On Monday night, a fashionable crowd of last-minute shoppers made their way to the Paul Rudolph mansion on New York’s Upper East Side for a one-night holiday bazaar hosted by Champagne Pommery and ArtList, a new peer-to-peer online art marketplace. Once the home of late Swiss millionaire and photographer Gunter Sachs and his wife, Brigitte Bardot, the 1960s mansion served as the picturesque platform for a new generation of Sachs talent: Gunter’s granddaughter and the night's curator Roya Sachs. Aided by her co-curator Astrid de Maismont, Sachs transformed the modernist townhouse into an immersive environment inspired by the season of consumerism. “Everything is for sale,” the mantra of the night, was repeated over an over again by a cast of elves, and angels, and men inexplicably dressed in glitter and little else. Walking up the home’s precariously open staircases, guests like Alexandra Chemla, Michael Avedon, and Soo Joo Park wound their way through a maze of rooms with installations by artists like Cory Arcangel and Jen DeNike. On the second floor, Kyle DeWoody and Peter Marino waited patiently for accurate personal assessments by The Bumbys, while upstairs artist Sebastian Errazuriz sold his copies of Sachs and Bardot’s effortlessly glamorous vacation photos with the intent of making enough money to throw a celebration of his own. “It depends on the amount of money I make,” said Errazuriz about his mad-money project. “If we sell them all I have a hundred thousand dollars, so I’m going need the help of my friends, maybe a helicopter, a limo, and some other stuff. If we only sell ten grand we can just find a really expensive club and do bottle service.”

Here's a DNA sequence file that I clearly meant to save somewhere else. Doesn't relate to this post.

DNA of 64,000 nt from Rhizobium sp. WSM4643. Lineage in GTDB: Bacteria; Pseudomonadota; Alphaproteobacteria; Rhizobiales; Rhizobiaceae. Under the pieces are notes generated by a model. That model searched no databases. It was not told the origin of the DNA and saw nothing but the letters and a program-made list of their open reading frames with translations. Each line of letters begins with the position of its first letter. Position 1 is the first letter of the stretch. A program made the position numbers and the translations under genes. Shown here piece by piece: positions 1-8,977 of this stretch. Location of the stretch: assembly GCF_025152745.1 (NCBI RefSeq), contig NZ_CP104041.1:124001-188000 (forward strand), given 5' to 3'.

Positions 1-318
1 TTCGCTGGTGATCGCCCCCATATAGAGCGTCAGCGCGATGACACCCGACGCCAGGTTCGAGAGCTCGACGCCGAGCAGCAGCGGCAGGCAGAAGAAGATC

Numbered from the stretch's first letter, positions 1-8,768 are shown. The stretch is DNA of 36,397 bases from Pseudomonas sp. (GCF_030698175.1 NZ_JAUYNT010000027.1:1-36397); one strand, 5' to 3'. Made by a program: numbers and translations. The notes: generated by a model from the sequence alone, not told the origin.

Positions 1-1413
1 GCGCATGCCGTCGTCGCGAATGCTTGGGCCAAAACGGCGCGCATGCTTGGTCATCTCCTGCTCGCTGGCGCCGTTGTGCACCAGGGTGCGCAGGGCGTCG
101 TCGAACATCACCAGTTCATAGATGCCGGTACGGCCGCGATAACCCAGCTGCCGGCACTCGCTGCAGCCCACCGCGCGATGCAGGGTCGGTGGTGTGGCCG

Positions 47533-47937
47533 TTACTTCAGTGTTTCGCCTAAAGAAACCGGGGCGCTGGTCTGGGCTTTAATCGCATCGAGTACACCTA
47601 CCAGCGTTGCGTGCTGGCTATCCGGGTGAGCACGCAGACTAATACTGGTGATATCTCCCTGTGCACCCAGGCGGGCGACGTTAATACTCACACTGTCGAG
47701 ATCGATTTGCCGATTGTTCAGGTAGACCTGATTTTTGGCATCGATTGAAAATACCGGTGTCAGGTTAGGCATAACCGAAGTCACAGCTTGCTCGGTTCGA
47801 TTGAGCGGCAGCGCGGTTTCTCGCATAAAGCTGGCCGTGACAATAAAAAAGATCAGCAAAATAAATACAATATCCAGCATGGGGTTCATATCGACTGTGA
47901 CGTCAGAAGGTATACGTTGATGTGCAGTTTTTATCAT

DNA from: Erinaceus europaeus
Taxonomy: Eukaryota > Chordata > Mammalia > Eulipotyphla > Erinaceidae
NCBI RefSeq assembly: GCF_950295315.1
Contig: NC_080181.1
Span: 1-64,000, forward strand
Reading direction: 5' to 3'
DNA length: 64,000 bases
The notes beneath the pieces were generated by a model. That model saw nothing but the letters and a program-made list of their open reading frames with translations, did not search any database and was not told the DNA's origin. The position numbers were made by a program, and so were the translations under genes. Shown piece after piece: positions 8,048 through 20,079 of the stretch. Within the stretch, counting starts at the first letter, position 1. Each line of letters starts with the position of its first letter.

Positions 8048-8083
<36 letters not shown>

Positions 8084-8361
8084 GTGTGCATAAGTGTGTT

Drawn to the top floor by rumors of an irate, possibly drunk Santa and more champagne, guests were greeted by a character far wilder than his mall counterpart. Wielding a candy-striped crowbar, the blindfolded Santa channeled the infamous performance of Vito Arronci, where the artist sat in a basement for three-hours repeating endlessly, “I don’t want anybody down here with me. If someone comes down to this basement, I will kill them with a crowbar.” Not to be outdone by Santa’s antics, artist Dustin Yellin dropped his pants. “Santa wanted to do strange things to me that my mother wouldn’t approve of and he tickled me with his beard,” explained Yellin, his bare bottom hanging out. “I got confused.” While security dragged the half-naked artist downstairs, Yellin’s collective of Bazaar Teens continued to sell their artful holiday goods, which included everything from a bag of frozen Ikea meatballs labeled “Teen” to a Gauloise cigarette butt framed in an iPhone. “He will be back,” said a merry-maker. Five minutes later—Yellin reappeared for an encore.